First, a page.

Pull various informational elements from MDM servers in order to make granular network access policy decisions that include device-details and/or device-posture.
Push administrative actions to the managed devices (such as remote-wiping) via the MDM.
As of the publication date of this CVD, ISE 1.2 supports an API for MDM integration with the following third-party MDM vendors:
The following MDM API pull/push capabilities are supported in ISE 1.2 for all third-party MDM systems:
PIN lock Check
Data Encryption Check
Device Augmentation Information Check
Registration Status Check
Compliance Status Check
Periodic Compliance Status Check
MDM Reachability Check
(Full/Partial) Remote Wipe
Remote PIN lock
MDM Deployment Options and Considerations
With MDM solutions, there are two main deployment models:
On-Premise—In this model, MDM software is installed on servers in the corporate DMZ or data center, which are supported and maintained by the enterprise IT staff.
Cloud-based—In this model-also known as a MDM Software-as-a-Service (SaaS) model-MDM software is hosted, supported and maintained by a provider at a remote Network Operation Center (NOC); customers subscribe on a monthly or yearly basis and are granted access to all MDM hardware/software via the Internet.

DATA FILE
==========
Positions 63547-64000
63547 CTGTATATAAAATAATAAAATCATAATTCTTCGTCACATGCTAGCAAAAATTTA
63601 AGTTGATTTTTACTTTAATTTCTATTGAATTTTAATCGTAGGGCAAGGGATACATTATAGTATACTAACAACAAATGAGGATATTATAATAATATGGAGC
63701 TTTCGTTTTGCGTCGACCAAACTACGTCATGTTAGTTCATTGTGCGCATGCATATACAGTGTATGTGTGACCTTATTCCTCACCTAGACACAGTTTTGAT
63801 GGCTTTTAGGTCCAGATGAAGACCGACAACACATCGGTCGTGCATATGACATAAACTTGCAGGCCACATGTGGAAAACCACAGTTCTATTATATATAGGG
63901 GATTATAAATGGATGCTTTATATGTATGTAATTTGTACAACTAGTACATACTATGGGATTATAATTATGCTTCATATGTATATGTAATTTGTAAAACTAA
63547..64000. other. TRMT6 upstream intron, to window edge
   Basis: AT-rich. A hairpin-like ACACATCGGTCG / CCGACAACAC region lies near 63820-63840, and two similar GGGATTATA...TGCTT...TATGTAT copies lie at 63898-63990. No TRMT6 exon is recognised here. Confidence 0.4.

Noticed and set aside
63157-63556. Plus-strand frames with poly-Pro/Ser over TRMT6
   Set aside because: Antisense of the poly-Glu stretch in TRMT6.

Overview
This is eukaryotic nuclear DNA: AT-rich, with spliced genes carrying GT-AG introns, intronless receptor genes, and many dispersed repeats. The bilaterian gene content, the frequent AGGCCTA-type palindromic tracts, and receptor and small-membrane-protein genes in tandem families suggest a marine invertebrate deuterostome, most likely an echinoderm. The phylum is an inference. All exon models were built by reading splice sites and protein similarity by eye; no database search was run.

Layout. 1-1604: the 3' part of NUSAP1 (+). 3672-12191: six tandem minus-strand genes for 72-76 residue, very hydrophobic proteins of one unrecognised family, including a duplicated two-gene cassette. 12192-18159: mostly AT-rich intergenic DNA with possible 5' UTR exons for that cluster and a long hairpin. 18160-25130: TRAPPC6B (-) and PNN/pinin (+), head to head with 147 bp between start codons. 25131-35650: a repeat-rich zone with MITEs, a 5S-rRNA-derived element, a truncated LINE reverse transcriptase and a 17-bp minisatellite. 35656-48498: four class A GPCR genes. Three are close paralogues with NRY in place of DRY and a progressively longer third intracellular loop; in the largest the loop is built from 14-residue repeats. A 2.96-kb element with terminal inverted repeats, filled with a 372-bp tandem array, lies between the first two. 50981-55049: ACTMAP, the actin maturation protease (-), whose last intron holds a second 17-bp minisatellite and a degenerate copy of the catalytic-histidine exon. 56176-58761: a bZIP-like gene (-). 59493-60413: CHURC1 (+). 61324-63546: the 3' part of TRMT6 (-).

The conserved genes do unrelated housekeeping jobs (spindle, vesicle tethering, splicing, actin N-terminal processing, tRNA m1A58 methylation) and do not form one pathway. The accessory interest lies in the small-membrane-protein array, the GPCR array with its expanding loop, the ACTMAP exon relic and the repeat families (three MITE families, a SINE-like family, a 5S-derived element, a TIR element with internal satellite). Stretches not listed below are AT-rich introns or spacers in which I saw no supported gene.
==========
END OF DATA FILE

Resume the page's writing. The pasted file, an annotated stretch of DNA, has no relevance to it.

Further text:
Before deploying a MDM, businesses must make the pivotal decision of whether their MDM solutions should be on premise (on-prem) or cloud-based. Several business and technical factors are involved in this decision, including:
Cost—Cloud-based MDM solutions often are more cost-effective than on-prem; this is because these eliminate the need for incremental and ongoing hardware, operating system, database and networking costs associated with a dedicated MDM server. Also avoided is any additional training that may be required by IT staff to support these servers. From a cloud-provider’s perspective: since these fixed infrastructure costs have already been invested, there are very little marginal cost to provisioning custom-tailored virtual-instances to enterprise subscribers, and as such, these can be priced attractively.